Transcribing historical documents, that is, copying the exact text word-for-word, can be a long and arduous process. Some handwriting styles from earlier periods have become almost indecipherable to modern-day readers without extensive training and practice. Many texts also feature abbreviations, which helped keep the cost of paper and ink down for the original authors. The meaning of those shortened words and phrases may have been commonplace centuries ago, but they are far from self-evident today.
Although it requires considerable effort and difficulty, transcription is often essential for historical research. Digital versions of historical texts allow for analysis on a larger scale because they transform each document into a searchable field. For example, identifying trends, common words, and shared phrases across dozens of documents enables a significantly quicker process.
Within the realm of Digital Humanities, many tools exist to help facilitate transcription, with even more currently being developed. Transkribus is one useful interface. I utilized the tools that Transkribus offers to analyze the frequency of prominent phrases in around thirty documents from the Genaro García Collection, housed at the Benson Latin American Collection at UT-Austin.
The Genaro García documents I transcribed with Transkribus originate from the interactive digital exhibition that I created on the 1765 visita, or royal inspection, of New Spain. The visita examined local institutions, evaluated economic policies, and reorganized society in a broad display of royal authority. This procedure helped the reigning monarch (Charles III) implement widespread political, economic, and social reform in this territory in order to tighten control and increase efficiency. It set the precedent for changing policies throughout the empire over the next several decades.
Designed for a non-specialist audience, the exhibition explores the timeline, spatial breadth, and procedure of the inspection, by providing access to digital versions of the original documents produced by the royal inspection visita. The project provides an accessible way to understand how the lengthy and expensive process of royal governance effectively fostered relations between the ruling government in Spain and its many different constituencies on the ground in the Americas. I prioritized transcription of the visita documents to help shed light on the Crown’s objectives for imperial reform.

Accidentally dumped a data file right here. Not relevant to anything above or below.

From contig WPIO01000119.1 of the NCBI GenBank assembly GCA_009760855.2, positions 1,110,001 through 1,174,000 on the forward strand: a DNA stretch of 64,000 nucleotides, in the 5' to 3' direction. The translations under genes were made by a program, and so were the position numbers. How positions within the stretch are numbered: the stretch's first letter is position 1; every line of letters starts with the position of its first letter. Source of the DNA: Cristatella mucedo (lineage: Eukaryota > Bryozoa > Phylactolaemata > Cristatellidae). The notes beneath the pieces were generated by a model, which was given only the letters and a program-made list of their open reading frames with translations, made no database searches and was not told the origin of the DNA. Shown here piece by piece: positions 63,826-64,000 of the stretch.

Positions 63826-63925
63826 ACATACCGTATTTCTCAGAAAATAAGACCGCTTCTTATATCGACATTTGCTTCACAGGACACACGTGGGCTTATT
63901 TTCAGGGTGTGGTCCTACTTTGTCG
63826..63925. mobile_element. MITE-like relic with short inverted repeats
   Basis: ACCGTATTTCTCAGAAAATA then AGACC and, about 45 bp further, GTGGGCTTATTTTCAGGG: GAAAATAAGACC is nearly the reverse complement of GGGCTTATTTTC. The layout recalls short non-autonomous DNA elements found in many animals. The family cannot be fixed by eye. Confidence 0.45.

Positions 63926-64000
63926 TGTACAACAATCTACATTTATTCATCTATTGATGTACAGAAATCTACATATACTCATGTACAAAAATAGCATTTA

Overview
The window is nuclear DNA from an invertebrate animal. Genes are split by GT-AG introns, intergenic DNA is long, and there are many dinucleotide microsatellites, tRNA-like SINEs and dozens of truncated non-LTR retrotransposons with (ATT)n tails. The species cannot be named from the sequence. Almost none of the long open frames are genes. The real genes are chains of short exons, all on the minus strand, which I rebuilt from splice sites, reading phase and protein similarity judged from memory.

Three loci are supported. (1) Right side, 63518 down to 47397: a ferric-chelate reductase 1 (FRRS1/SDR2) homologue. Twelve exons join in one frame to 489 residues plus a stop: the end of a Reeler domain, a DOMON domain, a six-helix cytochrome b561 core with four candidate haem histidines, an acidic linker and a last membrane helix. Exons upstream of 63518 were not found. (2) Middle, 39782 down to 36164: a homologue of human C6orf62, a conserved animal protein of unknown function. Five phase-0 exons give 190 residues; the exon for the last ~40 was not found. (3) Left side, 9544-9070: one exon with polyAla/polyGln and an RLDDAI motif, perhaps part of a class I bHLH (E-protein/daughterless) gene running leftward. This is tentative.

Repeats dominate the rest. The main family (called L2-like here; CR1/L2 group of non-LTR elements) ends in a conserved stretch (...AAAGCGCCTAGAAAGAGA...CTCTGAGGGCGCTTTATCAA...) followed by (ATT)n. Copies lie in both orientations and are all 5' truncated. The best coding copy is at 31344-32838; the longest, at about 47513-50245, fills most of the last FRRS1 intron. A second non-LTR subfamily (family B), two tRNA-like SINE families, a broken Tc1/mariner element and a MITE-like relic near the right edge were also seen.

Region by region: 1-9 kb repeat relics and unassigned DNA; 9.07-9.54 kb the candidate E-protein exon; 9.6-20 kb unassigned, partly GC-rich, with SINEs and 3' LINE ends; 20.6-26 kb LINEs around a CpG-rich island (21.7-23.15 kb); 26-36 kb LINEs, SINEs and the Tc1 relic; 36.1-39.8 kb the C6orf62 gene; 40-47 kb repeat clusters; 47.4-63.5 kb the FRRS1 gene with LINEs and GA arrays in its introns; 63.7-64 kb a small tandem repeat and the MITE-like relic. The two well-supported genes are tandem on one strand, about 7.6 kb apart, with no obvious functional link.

Transkribus is a fairly new platform, designed by the Digitisation and Digital Preservation Group at the University of Innsbruck in Austria. Its basic function is creating programs that learn to read documents and produce transcriptions on their own. The user interface allows researchers to design the programs, monitor their progress, and correct them as needed.
The first step in the process is to upload high-resolution images of the documents in question and employ the Layout Analysis feature. This step automatically maps out the lines of text on each page so that the next feature, the actual transcription, knows where to look for the characters. It will only read letters within those lines. The user can manually add or delete lines in case the Layout Analysis feature made a mistake, such as recognizing a spare mark or an ink blot as text.
After Layout Analysis is complete, users can begin to build their transcription model. Transkribus models work based on an input from the user. In most cases, a manually transcribed document of about 15,000 words serves as the ideal input. The program will essentially learn to match characters in the image of the document to the ones provided in the manually-created transcription. From there, the model can read and translate any number of subsequent documents. The wait time for transcription depends on the size of the document, but it can be ready in as soon as a few hours.
An important point about the efficacy of these Transkribus models: handwriting matters. Since the program will read documents based on the model, it is essential that the handwriting for both is either the same or highly similar. For my specific documents, the handwriting was consistent, coming mostly from a Spanish Royal Inspector named José de Gálvez.
Even after the program generates transcriptions for the selected documents, the Transkribus interface allows for a manual review process. For example, if the model misinterpreted the flow of the text, users can reorder the lines. They can also correct any misread words by simply clicking on the relevant line and replacing the letters or characters. At any point in this process, users can save their work, which Transkribus automatically backs up on its own servers.
There are a few options for the end product of a document transcribed with Transkribus. Users can download integrated files, which include the photo of the document together with its text transcription, a text-only file (.txt), or a Word document (.doc). Each of those formats provides a digital version of the original document that is well-suited for continued analysis.
One platform that works well with a .txt file is Voyant Tools. By simply uploading the text (or even copying and pasting it) in Voyant, users can track the frequency of certain words and create data visualizations, such as word clouds and graphs. Especially for a large collection of long documents, such visual representations can lead to new, unexpected insights.
Transkribus is a promising tool for researchers working in many different languages and time periods. Its ability to create a model based specifically on the handwriting of the documents that a user selects make it a highly adaptable platform. It is currently offered as a free interface, but is transitioning to paid service that would charge based on the file-size of projects. However, the developers have prioritized accessibility, and aim to offer scholarships to undergraduate and graduate students.